Monday, September 12, 2016

Have the Rules Changed?

My past experiences buying airline tickets directly from airlines has been so frustrating that I was happy to use Travelocity and more recently Expedia, but talking to United Airlines during the Expedia disaster has caused some rethinking.  I am surprised to find that many of the rules on advance ticket sales may no longer apply, and the airlines often beat these sites on price.  On Travelocity Boise to Anchorage round trip 09/30 - 10/07 shows a lowest fare of $397/person.  Alaska Air shows $199 to and $202 returning; just slightly more expensive without the hazard of East Indian accents if I have to talk to anyone.

The other surprise: even way out in the future, 03/23/17 returning 03/30/17 is only $401/person.  No great savings from booking far in advance.

Another frustration is that Alaska Air shows you the cheapest days to fly, while Travelocity doesn't seem to have a "flexible dates" option.



    And no, booking months in advance doesn't help.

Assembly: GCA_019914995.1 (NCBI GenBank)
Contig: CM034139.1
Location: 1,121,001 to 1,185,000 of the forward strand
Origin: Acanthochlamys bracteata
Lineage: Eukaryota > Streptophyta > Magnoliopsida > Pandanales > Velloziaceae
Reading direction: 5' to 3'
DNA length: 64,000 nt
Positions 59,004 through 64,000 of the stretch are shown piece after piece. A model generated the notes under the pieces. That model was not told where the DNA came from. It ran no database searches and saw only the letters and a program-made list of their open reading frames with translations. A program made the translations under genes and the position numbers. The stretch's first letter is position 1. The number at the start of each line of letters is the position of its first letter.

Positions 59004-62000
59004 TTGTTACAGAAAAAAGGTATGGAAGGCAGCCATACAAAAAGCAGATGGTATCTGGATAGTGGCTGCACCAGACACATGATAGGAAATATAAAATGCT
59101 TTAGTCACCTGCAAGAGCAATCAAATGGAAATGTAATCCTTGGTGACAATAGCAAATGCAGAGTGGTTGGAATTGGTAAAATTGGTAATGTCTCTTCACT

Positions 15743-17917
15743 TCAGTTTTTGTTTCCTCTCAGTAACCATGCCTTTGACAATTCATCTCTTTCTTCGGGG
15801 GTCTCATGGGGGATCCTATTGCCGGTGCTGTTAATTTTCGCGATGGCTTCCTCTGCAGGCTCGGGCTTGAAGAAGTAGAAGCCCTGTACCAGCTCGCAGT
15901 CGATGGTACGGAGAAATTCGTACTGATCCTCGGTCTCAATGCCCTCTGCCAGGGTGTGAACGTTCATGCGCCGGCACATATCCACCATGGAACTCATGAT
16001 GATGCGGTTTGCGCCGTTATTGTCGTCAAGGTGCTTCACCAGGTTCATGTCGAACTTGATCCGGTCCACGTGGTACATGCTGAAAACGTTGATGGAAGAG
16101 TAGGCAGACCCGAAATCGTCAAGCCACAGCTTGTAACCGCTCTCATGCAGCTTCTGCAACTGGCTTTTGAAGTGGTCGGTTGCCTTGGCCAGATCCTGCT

2. Airlines use sophisticated pricing algorithms, called "yield management."

    This software evaluates the current market and the historical market for a given flight segment, and adjusts prices accordingly. In theory, if a flight is undersold, you can get a very cheap price booking a few hours before departure. On the other hand, if demand is high, you may pay a huge premium for doing so. Some hotel companies do the same thing, even using the same company that does it for airlines.

    This software first appeared in the 1980's as the majors faced competition from cut rate carriers.

    I recently booked an AA flight a few hours before departure. The fare was surprisingly low - $300 for first class for a 1000 mi one-way flight.